Note from BW of Brazil: One of the best ways to gauge a country is how it is perceived by foreigners. Although it is true that natives of a particular country may become upset if an outsider criticizes their home, it is often a way of seeing how the country really is beyond the obvious love and positive bias that a national will feel for their own country. Of course we must all consider our cultural differences, but those differences in culture should not disregard the views of someone who didn’t grow up in the culture. I often note that on websites written in English about Brazil, a Brazilian will often question where someone is from if they make a comment about Brazil that they disagree with. Question: if people in a country live according to a certain myth and a foreigner to that country states an opinion about the country that is actually true, should that person’s opinion be rejected simply because it he/she is a foreigner and said opinion contrast with the national belief, that was a myth from the beginning?
Today’s post ponders this question again. In past posts, we’ve discussed the complex question of blackness in the northeastern state of Ceará and also highlighted a number of African immigrants who have voiced their disappointment in how Brazil has treated them. As we know, millions of Brazilians will continue to stick to the “Brazilians aren’t racist” phrase as long as they still have breath regardless of how much evidence to the contrary there is. Well, may this is a case of, if you tell a lie enough times, people who previously disagreed will suddenly start to believe it also. Either way, the truth is out there; whether one wants to accept it or not is another story.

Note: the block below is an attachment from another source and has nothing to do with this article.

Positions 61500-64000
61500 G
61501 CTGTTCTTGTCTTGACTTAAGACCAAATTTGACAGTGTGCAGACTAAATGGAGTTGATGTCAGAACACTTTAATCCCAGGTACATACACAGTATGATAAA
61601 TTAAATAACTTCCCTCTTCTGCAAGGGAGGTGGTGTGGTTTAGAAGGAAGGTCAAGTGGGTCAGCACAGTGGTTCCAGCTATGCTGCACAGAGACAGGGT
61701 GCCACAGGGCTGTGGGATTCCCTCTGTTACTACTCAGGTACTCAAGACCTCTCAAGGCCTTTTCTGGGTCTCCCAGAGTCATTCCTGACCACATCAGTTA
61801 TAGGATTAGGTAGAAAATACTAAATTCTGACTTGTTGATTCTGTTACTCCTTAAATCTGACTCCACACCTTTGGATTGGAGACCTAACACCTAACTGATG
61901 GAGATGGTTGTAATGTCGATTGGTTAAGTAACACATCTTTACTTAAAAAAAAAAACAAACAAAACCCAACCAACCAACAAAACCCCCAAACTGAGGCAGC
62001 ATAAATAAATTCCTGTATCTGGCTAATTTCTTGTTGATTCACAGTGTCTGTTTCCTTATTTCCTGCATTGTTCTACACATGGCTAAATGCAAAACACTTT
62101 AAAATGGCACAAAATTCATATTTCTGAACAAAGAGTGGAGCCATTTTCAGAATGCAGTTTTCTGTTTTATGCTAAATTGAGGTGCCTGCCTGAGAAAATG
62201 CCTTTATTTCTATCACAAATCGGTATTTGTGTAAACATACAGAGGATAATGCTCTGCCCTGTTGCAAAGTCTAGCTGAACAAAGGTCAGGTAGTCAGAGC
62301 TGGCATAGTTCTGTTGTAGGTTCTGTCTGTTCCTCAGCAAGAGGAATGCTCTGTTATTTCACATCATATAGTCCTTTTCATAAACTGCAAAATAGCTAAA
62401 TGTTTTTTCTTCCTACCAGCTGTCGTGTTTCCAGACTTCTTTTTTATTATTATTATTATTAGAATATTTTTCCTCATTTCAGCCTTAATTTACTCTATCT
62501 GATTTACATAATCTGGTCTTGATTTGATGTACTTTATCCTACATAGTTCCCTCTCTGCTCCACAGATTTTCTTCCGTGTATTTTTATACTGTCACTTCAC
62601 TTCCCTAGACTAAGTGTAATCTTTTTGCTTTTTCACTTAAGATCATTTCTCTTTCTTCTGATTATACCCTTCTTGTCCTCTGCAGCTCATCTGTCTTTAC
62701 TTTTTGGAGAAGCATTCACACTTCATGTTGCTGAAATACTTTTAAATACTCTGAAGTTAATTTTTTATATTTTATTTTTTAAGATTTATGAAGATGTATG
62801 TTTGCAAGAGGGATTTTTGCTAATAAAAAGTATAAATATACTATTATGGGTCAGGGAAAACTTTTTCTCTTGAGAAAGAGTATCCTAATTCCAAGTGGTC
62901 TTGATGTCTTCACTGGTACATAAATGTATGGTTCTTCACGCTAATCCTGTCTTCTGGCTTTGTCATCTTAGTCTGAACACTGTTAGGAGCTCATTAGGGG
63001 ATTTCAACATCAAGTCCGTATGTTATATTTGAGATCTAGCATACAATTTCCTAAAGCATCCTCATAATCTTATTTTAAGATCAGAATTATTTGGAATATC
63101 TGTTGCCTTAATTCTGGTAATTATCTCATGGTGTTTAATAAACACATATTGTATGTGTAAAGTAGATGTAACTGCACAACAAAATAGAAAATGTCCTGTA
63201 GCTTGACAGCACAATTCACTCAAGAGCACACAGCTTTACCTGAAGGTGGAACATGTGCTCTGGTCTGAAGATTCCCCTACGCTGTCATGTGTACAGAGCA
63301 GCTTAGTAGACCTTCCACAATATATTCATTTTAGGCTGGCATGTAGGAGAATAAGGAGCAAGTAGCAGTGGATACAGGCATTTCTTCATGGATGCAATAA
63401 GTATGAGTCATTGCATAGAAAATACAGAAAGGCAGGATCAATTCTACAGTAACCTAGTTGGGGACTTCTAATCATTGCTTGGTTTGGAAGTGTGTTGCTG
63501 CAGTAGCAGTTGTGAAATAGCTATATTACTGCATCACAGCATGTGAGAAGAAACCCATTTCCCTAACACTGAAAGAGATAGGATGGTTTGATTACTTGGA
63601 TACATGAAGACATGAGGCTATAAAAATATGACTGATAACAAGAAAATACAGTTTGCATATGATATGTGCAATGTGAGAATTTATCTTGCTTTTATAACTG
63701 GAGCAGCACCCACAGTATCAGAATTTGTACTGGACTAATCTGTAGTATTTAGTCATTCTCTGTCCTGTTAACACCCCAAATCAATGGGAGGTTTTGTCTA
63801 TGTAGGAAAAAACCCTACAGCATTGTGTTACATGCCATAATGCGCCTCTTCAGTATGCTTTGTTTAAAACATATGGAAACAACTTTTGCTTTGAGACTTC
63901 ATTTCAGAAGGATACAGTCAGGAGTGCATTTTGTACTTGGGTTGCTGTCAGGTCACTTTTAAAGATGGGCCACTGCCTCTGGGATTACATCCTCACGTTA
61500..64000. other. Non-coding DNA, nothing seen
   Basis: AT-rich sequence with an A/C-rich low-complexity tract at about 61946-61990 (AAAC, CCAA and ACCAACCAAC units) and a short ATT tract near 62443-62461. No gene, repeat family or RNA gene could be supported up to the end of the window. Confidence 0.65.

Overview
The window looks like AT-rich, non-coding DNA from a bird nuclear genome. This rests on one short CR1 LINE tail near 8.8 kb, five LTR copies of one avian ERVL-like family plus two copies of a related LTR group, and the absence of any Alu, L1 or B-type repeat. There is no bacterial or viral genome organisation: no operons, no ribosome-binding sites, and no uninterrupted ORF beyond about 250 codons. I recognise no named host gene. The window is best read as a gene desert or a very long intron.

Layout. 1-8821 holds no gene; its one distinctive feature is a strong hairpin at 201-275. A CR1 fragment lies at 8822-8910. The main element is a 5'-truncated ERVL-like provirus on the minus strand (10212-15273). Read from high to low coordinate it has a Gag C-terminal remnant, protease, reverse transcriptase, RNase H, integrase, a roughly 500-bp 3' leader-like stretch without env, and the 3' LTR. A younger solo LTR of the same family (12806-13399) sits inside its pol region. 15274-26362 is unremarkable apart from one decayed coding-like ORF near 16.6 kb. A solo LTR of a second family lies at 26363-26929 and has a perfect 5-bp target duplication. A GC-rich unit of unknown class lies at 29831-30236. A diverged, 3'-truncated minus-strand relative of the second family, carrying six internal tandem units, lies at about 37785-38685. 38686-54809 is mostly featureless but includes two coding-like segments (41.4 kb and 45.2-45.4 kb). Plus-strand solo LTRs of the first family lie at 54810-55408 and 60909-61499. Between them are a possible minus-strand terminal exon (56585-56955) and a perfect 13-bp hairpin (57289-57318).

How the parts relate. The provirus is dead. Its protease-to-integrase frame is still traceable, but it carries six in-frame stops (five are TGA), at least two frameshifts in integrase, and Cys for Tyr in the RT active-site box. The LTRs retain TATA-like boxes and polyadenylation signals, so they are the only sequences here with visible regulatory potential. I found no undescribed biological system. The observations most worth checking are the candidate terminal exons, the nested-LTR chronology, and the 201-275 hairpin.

From the Congo to Ceará: An African’s vision of Brazilian racism
What may sound like an extensively repeated discourse in our society, for Abed came as a new deception. “Brazil is not what we thought it to be. The black Brazilian is not part of the elite”
By Jarid Arraes
Nzobale Abed, 25, is a civil engineering student from the Democratic Republic of Congo. At the Federal University of Cariri (UFCA), a region that brings together eight cities in Ceará, Abed realized the desire to study in another country, a dream of many young Africans. But since coming to Brazil, Abed has had to think more deeply about racism.
The young Congolese had his first shock that aroused racial thought in his mind when, with the objective of taking the course, the plane landed at Guarulhos airport: the majority of people who circulated through the airport were brancas (white), a very different picture than Abed and his friends had before reaching Brazil. “What little we know from there is what the media shows us: black, mulata actresses (1), with their cabelos crespos (curly/kinky hair). And the girls there take them as models of the standard of beauty, especially in the hair. Black Americans and Brazilians have always been for us a kind of reference.”
As to be expected, futebol also plays a large part in this black imaginary sold abroad: “We also know Brazil for its beautiful futebol. Me and my friends, when we play ball, we denominate ourselves Pelé, Romário, Ronaldinho and so on. When we looked at the seleção (Brazil’s national team) with the significant number of blacks, we thought that here in Brazil they also were part of the majority population.” For this reason, when Abed was faced with the whiteness of Guarulhos airport, he thought that they were strangers – a realization that he came to that find himself mistaken as soon as he left for his next destination: João Pessoa (Paraíba) (2), where he would learn to speak Portuguese. “I realized again that we were the only black people on the plane. Once I was at the Federal University of Paraíba (UFPB), I realized that something was wrong.”